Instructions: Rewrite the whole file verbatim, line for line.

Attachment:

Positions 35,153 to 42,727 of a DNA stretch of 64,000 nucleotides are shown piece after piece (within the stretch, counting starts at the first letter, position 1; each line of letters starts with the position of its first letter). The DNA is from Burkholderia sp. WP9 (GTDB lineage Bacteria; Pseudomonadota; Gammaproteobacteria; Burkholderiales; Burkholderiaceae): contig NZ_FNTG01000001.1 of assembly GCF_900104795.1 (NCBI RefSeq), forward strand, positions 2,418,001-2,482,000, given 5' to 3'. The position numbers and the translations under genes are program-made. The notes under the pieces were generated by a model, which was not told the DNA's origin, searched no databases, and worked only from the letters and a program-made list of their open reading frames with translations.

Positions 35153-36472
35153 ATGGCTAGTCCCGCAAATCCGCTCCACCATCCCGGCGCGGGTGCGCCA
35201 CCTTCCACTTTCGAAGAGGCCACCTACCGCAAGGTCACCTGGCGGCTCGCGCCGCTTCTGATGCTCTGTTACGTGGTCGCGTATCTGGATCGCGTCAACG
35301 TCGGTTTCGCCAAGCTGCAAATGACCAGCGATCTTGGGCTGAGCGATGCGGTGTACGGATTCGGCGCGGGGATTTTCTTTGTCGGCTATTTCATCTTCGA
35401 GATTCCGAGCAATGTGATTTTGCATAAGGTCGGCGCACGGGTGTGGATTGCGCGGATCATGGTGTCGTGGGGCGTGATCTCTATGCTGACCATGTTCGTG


Positions 35,153 to 42,727 of a DNA stretch of 64,000 nucleotides are shown piece after piece (within the stretch, counting starts at the first letter, position 1; each line of letters starts with the position of its first letter). The DNA is from Burkholderia sp. WP9 (GTDB lineage Bacteria; Pseudomonadota; Gammaproteobacteria; Burkholderiales; Burkholderiaceae): contig NZ_FNTG01000001.1 of assembly GCF_900104795.1 (NCBI RefSeq), forward strand, positions 2,418,001-2,482,000, given 5' to 3'. The position numbers and the translations under genes are program-made. The notes under the pieces were generated by a model, which was not told the DNA's origin, searched no databases, and worked only from the letters and a program-made list of their open reading frames with translations.

Positions 35153-36472
35153 ATGGCTAGTCCCGCAAATCCGCTCCACCATCCCGGCGCGGGTGCGCCA
35201 CCTTCCACTTTCGAAGAGGCCACCTACCGCAAGGTCACCTGGCGGCTCGCGCCGCTTCTGATGCTCTGTTACGTGGTCGCGTATCTGGATCGCGTCAACG
35301 TCGGTTTCGCCAAGCTGCAAATGACCAGCGATCTTGGGCTGAGCGATGCGGTGTACGGATTCGGCGCGGGGATTTTCTTTGTCGGCTATTTCATCTTCGA
35401 GATTCCGAGCAATGTGATTTTGCATAAGGTCGGCGCACGGGTGTGGATTGCGCGGATCATGGTGTCGTGGGGCGTGATCTCTATGCTGACCATGTTCGTG